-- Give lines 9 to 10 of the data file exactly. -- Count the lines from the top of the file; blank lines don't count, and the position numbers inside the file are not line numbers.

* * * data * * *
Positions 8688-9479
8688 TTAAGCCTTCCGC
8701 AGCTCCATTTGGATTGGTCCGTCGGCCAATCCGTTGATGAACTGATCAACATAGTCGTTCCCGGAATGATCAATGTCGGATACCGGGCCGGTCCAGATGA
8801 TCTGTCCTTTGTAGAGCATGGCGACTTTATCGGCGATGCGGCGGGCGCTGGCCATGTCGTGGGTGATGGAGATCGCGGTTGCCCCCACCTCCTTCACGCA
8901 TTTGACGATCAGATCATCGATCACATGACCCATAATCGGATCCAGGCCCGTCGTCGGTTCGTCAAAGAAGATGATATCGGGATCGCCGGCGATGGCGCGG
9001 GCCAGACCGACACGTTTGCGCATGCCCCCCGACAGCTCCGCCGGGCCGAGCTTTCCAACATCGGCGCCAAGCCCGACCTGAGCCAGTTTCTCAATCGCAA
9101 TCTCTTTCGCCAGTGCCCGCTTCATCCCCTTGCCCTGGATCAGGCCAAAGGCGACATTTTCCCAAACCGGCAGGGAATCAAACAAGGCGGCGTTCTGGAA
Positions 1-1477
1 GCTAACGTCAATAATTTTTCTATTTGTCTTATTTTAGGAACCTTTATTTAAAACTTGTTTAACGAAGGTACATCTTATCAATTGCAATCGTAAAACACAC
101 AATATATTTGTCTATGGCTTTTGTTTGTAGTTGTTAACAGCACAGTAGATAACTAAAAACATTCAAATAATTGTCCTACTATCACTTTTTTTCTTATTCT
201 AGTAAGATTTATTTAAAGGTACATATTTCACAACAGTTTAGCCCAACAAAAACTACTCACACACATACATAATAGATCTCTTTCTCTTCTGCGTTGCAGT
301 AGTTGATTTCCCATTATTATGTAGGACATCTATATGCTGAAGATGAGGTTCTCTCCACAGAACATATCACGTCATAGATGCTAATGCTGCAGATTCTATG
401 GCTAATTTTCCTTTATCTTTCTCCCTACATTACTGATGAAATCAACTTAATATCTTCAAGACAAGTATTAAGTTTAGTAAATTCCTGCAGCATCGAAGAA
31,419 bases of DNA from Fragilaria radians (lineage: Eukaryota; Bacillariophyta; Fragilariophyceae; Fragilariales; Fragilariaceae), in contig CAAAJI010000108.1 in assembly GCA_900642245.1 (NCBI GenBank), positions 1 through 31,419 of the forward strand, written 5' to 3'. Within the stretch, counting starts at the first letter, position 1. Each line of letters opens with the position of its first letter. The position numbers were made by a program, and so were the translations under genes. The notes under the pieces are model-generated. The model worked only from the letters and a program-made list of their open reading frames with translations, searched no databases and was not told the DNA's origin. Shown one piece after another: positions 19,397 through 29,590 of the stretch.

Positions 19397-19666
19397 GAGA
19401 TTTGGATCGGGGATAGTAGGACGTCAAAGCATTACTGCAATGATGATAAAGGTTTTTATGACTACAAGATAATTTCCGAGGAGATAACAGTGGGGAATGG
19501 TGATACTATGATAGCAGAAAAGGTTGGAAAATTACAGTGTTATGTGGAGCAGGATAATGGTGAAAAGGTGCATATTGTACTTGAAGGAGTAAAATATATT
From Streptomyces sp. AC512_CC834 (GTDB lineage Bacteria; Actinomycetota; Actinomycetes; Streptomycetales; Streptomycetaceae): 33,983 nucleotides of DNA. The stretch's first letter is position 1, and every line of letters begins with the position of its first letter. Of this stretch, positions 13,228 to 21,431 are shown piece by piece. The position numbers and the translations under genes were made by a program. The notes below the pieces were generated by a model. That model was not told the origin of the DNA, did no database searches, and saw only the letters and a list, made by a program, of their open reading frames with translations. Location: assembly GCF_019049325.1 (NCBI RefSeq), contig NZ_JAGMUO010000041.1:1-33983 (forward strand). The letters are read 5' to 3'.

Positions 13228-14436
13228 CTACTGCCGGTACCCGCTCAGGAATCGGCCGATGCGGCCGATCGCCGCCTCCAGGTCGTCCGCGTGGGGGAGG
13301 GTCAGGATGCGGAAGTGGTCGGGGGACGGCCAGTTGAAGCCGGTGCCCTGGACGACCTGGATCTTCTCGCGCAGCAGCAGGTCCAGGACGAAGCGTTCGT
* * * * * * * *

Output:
1 GCTAACGTCAATAATTTTTCTATTTGTCTTATTTTAGGAACCTTTATTTAAAACTTGTTTAACGAAGGTACATCTTATCAATTGCAATCGTAAAACACAC
101 AATATATTTGTCTATGGCTTTTGTTTGTAGTTGTTAACAGCACAGTAGATAACTAAAAACATTCAAATAATTGTCCTACTATCACTTTTTTTCTTATTCT